Muni Played Favorites With Ballots (*Update*)
In last week’s installment of the Municipality of Anchorage’s continuing 2012 Election debacle, new Municipal Clerk Barbara Jones made a disturbing find while attempting to (quite literally) clean up the old Municipal Clerk’s mess…141 unaccounted-for ballots.
This has led the trusty Election Commission to meet this coming Thursday and review the ballots they missed the first two times around.
While all of that has been going on, members of our Recount Observation Team have continued to research and slowly pursue the auditing process the Municipality has refused to provide.
…and it’s been free of charge…
The latest bombshell was discovered by dogged number-cruncher Jeanne Friedman. She (like the rest of us) was disgusted that the Muni’s multiple reports on the blank ballots distributed to each precinct did not add up. Descrepancies occurred in the vast majority of precincts and sometimes to the tune of hundreds of ballots in a single precinct.
Her Comparison of Election Reports shows these descrepancies and by themselves they are disturbing. However, what she discovered by accident was downright infuriating.
The Municipality “played favorites” on how they distributed blank ballots to each precinct.
According to Title 28, Anchorage’s Election Code, the City must have the number of ballots on hand equal to 70% of all registered voters. However, as we learned from former Muni Clerk Office employees Jacqueline Duke and Barbara Gruenstein, they don’t take all 70% out to the precincts. They take “enough” for the election and then keep the rest at City Hall.
As Jeanne Friedman discovered while researching her report, “enough” is quite subjective.
If you look at the report and compare it to the 2009 election turnout, (the last mayoral election), it’s clear that the Clerk’s Office did refer to that election when calculating ballot distrubution for many precincts. However, the margins were frequently so razor-thin it was ridiculous. For example, Precinct 335 (St. Innocent Cathedral), Precinct 340 (Mtn. View Elementary) and Precinct 345 (Mtn. View Boys & Girls Club) were all given less than 16% of their voter registration. While the numbers were based on past voting, it was an extremely thin margin considering the contentious nature of this election and all three of those precincts ran out of ballots. The story is the same with most of the precincts that ran out…ballots were provided sometimes within as low as one or two percent of the 2009 election turnout and they weren’t enough.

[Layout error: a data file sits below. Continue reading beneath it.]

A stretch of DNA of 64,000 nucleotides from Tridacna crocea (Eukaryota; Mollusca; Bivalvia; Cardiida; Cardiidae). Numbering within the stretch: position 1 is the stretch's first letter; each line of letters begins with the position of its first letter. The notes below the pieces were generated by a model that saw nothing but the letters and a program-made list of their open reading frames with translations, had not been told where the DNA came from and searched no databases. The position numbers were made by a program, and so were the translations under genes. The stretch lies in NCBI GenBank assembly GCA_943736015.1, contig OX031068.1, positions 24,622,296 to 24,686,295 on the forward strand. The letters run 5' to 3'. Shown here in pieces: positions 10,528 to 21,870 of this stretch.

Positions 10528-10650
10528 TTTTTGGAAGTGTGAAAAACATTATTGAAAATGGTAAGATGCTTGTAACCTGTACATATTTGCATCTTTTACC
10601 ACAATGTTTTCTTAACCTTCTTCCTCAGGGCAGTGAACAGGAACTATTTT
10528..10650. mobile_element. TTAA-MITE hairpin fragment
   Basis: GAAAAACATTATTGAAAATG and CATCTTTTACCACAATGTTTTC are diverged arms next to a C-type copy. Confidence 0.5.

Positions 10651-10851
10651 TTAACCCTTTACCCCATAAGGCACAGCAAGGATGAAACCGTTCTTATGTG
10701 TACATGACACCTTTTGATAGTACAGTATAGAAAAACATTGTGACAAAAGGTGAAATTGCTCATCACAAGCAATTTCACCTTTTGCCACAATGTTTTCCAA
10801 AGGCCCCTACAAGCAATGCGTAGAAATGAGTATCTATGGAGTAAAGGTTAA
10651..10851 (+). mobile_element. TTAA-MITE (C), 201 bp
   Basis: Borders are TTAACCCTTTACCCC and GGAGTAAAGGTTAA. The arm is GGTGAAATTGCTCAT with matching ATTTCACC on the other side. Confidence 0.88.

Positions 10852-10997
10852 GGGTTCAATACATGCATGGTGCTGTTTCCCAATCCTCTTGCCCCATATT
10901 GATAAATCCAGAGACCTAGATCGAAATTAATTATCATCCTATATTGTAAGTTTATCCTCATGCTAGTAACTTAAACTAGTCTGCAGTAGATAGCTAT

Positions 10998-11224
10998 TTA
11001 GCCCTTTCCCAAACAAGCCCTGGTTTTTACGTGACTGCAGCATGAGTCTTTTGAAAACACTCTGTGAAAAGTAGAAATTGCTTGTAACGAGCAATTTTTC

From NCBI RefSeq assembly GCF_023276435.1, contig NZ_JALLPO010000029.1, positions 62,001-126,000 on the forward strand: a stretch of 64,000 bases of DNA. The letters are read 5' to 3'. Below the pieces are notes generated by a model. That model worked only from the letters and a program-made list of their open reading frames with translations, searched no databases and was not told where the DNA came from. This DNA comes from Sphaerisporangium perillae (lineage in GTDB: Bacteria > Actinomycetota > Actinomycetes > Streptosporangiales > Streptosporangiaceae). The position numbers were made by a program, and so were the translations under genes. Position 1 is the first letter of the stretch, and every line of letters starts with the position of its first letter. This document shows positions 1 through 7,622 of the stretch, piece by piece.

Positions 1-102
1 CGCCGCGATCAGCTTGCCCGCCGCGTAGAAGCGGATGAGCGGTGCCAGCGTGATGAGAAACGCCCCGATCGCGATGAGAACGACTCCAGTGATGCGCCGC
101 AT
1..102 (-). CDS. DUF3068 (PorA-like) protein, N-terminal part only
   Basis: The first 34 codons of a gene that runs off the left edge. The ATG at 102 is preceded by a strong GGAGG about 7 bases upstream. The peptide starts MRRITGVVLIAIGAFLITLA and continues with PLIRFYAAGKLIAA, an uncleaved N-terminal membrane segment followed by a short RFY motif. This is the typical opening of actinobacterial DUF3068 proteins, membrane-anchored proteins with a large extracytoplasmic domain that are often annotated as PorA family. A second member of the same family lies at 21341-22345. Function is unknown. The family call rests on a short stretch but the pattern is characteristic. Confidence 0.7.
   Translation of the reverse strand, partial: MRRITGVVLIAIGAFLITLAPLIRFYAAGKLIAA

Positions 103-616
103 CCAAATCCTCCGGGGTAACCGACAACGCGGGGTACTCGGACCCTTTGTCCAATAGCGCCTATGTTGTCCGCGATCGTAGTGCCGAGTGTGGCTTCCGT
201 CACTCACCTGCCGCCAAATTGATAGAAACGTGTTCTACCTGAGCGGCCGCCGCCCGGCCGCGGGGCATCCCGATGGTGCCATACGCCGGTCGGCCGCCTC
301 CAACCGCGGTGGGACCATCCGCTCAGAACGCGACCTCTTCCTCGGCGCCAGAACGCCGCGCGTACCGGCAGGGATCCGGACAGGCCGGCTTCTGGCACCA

That’s what makes the exceptions so notable.
For example, Precinct 525 (Shiloh Baptist Church, best known for Pastor Patterson Sr. and Jr’s outspoken anti-gay stance) received about double the percentage of ballots compared to their 2009 turnout in stark contrast to most of the other precincts:
525 Shiloh Baptist Church — 2009 Turnout: 17.34% — Ballots Rec’d 2012: 34.8%
However, there were some precincts that were clear favorites of the Municipality. I’ve listed them below (including their 2009 voter turnout). One was in the Government Hill Area:
530 Anch Sq Round Dance Ctr. — 2009 Turnout: 35.54% — Ballots Rec’d 2012: 63.2%
However, the vast majority are far-South, in the affluent areas of Anchorage:
845 Abbott Loop Comm. Church — 2009 Turnout: 37.14% — Ballots Rec’d 2012: 71.7/74.9%*
850 New Grace Christian Church — 2009 Turnout: 42.46% – Ballots Rec’d 2012: 70.2%
930 Amazing Grace Luthern Church — 2009 Turnout: 40.02% — Ballots Rec’d 2012: 75.9%
935 O’Malley Elementary School — 2009 Turnout: 40.00% — Ballots Rec’d 2012: 80.8%
940 Bear Valley Elemen School — 2009 Turnout: 36.93% – Ballots Rec’d 2012: 96.1%
955 Seventh Day Adventist Church — 2009 Turnout: 39.63% — Ballots Rec’d 2012: 63.7%
965 Goldenview Middle School — 2009 Turnout: 34.09% – Ballots Rec’d 2012: 52.5/61.4%*
980 Valley Bible Chalet — 2009 Turnout: 37.55% — Ballots Rec’d 2012: 101.6%
985 Chapel By the Sea — 2009 Turnout: 40.27% — Ballots Rec’d 2012: 73.8/75.8%*
990 Fire Station No. 14 — 2009 Turnout: 51.30% – Ballots Rec’d 2012: 69.6%
*(The dual totals reflect conflicting numbers from two reports. Either number supports the point being made here.)
The fact that some precincts were guaranteed not to run out of ballots while others went into election day in serious danger of doing so gives us evidence we haven’t had until now: disenfranchisement with possible intent.
How serious is this? Take a look at the precincts that were given a cushion of ballots compared to those who were not. Could a case be made for Alaska Native disenfranchisement?
The Assembly is meeting tonight and they all have a copy of this report. Please let them know why you are fed up and demand that they act!
Email the entire Assembly at: firstname.lastname@example.org
(Note: Starting this Thursday at 10:00 am, the Anchorage Election Commission will convene to review the “141 potentially uncounted ballots” at City Hall, 632 W 6th Ave, Rm #155. A canvass of the ballots will be held Thursday, August 2, 2012 starting at 6:00 pm at the same location.)
The public is invited to both events so please attend and demand answers from the Election Commission.
*********UPDATE******** As requested, here is the Municipality of Anchorage list of precinct maps. Specifically, here is the map of South Anchorage precincts where most of the “special precincts” can be found.